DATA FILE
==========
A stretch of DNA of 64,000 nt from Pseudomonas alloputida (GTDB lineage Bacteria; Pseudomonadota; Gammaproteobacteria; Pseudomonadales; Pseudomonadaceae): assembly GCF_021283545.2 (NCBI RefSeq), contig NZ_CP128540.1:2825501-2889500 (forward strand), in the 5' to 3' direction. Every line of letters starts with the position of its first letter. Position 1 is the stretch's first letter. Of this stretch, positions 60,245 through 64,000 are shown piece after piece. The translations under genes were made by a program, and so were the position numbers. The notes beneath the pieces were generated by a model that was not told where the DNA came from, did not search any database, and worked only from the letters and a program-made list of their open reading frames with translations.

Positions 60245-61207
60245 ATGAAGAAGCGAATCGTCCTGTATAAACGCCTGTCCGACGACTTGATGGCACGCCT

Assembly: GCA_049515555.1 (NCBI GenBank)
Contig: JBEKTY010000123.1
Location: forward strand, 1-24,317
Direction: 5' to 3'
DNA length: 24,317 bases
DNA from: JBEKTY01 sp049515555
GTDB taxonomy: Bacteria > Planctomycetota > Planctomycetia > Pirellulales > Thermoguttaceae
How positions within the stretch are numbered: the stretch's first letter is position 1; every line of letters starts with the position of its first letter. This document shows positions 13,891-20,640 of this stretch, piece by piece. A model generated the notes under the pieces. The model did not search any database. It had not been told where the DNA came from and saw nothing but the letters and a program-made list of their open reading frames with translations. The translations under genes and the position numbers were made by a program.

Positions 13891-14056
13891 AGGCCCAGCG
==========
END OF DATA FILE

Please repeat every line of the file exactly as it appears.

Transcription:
A stretch of DNA of 64,000 nt from Pseudomonas alloputida (GTDB lineage Bacteria; Pseudomonadota; Gammaproteobacteria; Pseudomonadales; Pseudomonadaceae): assembly GCF_021283545.2 (NCBI RefSeq), contig NZ_CP128540.1:2825501-2889500 (forward strand), in the 5' to 3' direction. Every line of letters starts with the position of its first letter. Position 1 is the stretch's first letter. Of this stretch, positions 60,245 through 64,000 are shown piece after piece. The translations under genes were made by a program, and so were the position numbers. The notes beneath the pieces were generated by a model that was not told where the DNA came from, did not search any database, and worked only from the letters and a program-made list of their open reading frames with translations.

Positions 60245-61207
60245 ATGAAGAAGCGAATCGTCCTGTATAAACGCCTGTCCGACGACTTGATGGCACGCCT

Assembly: GCA_049515555.1 (NCBI GenBank)
Contig: JBEKTY010000123.1
Location: forward strand, 1-24,317
Direction: 5' to 3'
DNA length: 24,317 bases
DNA from: JBEKTY01 sp049515555
GTDB taxonomy: Bacteria > Planctomycetota > Planctomycetia > Pirellulales > Thermoguttaceae
How positions within the stretch are numbered: the stretch's first letter is position 1; every line of letters starts with the position of its first letter. This document shows positions 13,891-20,640 of this stretch, piece by piece. A model generated the notes under the pieces. The model did not search any database. It had not been told where the DNA came from and saw nothing but the letters and a program-made list of their open reading frames with translations. The translations under genes and the position numbers were made by a program.

Positions 13891-14056
13891 AGGCCCAGCG